PURPOSE: To report the ocular injuries sustained by survivors of the April 15, 2013, Boston Marathon bombing and the April 17, 2013, fertilizer plant explosion in West, Texas. DESIGN: Multicenter, cross-sectional, retrospective, comparative case series. PARTICIPANTS: Seventy-two eyes of 36 patients treated at 12 institutions were included in the study. METHODS: Ocular and systemic trauma data were collected from medical records. MAIN OUTCOME MEASURES: Types and severity of ocular and systemic trauma and associations with mechanisms of injury. RESULTS: In the Boston cohort, 164 of 264 casualties were transported to level 1 trauma centers, and 22 (13.4%) required ophthalmology consultations. In the West cohort, 218 of 263 total casualties were transported to participating centers, of which 14 (6.4%) required ophthalmology consultations. Boston had significantly shorter mean distances to treating facilities (1.6 miles vs. 53.6 miles; P = 0.004). Overall, rigid eye shields were more likely not to have been provided than to have been provided on the scene (P<0.001). Isolated upper body and facial wounds were more common in West largely because of shattered windows (75.0% vs. 13.6%; P = 0.001), resulting in more open-globe injuries (42.9% vs. 4.5%; P = 0.008). Patients in Boston sustained more lower extremity injuries because of the ground-level bomb. Overall, 27.8% of consultations were called from emergency rooms, whereas the rest occurred afterward. Challenges in logistics and communications were identified. CONCLUSIONS: Ocular injuries are common and potentially blinding in mass-casualty incidents. Systemic and ocular polytrauma is the rule in terrorism, whereas isolated ocular injuries are more common in other calamities. Key lessons learned included educating the public to stay away from windows during disasters, promoting use of rigid eye shields by first responders, the importance of reliable communications, deepening the ophthalmology call algorithm, the significance of visual incapacitation resulting from loss of spectacles, improving the rate of early detection of ocular injuries in emergency departments, and integrating ophthalmology services into trauma teams as well as maintaining a voice in hospital-wide and community-based disaster planning.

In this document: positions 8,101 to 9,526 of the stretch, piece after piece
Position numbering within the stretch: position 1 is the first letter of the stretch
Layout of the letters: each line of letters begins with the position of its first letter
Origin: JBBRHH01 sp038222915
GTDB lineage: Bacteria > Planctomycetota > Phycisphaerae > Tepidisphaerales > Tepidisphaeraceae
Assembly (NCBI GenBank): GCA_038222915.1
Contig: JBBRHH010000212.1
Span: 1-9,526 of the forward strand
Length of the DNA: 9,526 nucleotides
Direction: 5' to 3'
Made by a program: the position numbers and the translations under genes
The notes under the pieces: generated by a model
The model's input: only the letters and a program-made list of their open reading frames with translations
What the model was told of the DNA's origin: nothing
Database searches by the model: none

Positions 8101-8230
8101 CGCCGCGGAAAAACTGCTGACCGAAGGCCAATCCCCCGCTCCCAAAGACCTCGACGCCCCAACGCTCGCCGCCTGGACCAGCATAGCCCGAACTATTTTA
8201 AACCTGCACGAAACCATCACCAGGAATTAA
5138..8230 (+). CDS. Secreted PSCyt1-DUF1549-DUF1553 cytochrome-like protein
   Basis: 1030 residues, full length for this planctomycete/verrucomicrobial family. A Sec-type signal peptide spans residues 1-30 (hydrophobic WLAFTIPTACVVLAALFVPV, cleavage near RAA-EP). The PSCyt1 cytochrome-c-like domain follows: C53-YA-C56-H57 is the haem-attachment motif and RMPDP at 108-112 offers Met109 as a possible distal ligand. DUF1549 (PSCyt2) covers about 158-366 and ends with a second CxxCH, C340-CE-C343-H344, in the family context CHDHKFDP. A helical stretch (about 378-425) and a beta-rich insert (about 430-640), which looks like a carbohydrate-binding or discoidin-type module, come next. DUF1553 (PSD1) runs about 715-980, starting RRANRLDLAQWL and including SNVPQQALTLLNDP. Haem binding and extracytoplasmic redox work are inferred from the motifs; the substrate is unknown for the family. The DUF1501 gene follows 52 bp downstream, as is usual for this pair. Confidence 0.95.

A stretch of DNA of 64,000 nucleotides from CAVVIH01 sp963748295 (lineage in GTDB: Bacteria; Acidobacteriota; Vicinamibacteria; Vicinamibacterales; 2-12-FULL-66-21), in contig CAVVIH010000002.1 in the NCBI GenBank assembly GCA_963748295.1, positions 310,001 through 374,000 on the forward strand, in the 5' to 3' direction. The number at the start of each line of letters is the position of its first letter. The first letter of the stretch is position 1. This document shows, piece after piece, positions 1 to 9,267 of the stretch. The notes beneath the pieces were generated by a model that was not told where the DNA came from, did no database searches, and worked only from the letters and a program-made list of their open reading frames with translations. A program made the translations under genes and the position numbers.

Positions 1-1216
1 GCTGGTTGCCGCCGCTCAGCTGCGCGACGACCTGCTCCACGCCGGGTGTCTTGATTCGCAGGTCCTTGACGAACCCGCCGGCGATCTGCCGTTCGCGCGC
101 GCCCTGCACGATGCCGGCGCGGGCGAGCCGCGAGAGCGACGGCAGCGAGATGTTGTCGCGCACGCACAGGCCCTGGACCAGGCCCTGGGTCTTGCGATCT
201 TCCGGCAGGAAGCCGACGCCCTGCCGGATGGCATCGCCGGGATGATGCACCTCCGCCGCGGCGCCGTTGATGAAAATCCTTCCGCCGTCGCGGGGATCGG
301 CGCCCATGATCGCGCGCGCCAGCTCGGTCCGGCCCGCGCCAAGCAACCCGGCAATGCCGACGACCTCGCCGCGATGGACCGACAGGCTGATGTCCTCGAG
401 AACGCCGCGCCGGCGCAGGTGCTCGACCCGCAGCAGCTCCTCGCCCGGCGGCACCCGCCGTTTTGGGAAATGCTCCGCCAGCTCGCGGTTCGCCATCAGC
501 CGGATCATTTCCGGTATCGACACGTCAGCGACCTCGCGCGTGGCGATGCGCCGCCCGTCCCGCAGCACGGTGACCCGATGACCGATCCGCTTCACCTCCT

Yang S, MacKinnon S, Dagi LR, Hunter DG. Superior rectus transposition vs medial rectus recession for treatment of esotropic Duane syndrome. JAMA Ophthalmol 2014;132(6):669-75.Abstract
IMPORTANCE: Superior rectus transposition (SRT) with or without medial rectus recession (MRc) has been introduced as an alternative to MRc alone for treatment of esotropic Duane syndrome; however, the effectiveness of these procedures has not been compared previously. OBJECTIVE: To compare the safety and efficacy of MRc and SRT in treatment of Duane syndrome. DESIGN, SETTING, AND PARTICIPANTS: Retrospective medical record review of all patients with esotropic Duane syndrome who underwent surgical treatment from January 1, 2006, through December 31, 2012, in a multispecialty, hospital-based pediatric ophthalmology/adult strabismus practice at Boston Children's Hospital. Patients in the SRT group underwent SRT with or without MRc; those in the non-SRT group underwent unilateral or bilateral MRc. EXPOSURES: Surgical treatment of esotropic Duane syndrome. MAIN OUTCOMES AND MEASURES: Binocular alignment, ocular ductions, head position, stereopsis, and fundus torsion were recorded before surgery and at the 2-month and final postoperative visits. We also evaluated postoperative drift. RESULTS: The medical record review identified 36 patients who underwent 37 procedures, including 19 in the SRT group (13 SRT + MRc and 6 SRT alone) and 18 in the non-SRT group (11 unilateral MRc and 7 bilateral medial rectus resession). Mean MRc was smaller when performed with SRT (3.3 vs 5.3 mm; P = .004). Although the initial deviation was larger in the SRT group, both groups had a similar improvement in esotropia and head turn. Abduction improved by at least 1 unit in 15 of 19 patients in the SRT group (79%) vs 5 of 18 in the non-SRT group (28%). In 24 patients followed up for more than 6 months, mean esotropia decreased from 8.2 to 6.1 prism diopters (Δ) in the SRT group (n = 12) but increased from 7.2 to 10.9Δ in the non-SRT group (n = 12). CONCLUSIONS AND RELEVANCE: The combination of SRT and MRc was more effective than MRc or bilateral medial rectus resession at improving abduction while allowing for a smaller recession to align the eyes and eliminate a compensatory head posture. Although any surgery on the vertical rectus muscles should in theory increase the risk for vertical or torsional complications, to date this theory has not been borne out in our patients. Patients treated with SRT appear to have a reduced likelihood of long-term undercorrection. We therefore recommend SRT with adjustable MRc for treatment of Duane syndrome in patients with larger amounts of esotropia.
Wan MJ, Adebona O, Benson LA, Gorman MP, Heidary G. Visual outcomes in pediatric optic neuritis. Am J Ophthalmol 2014;158(3):503-7.e2.Abstract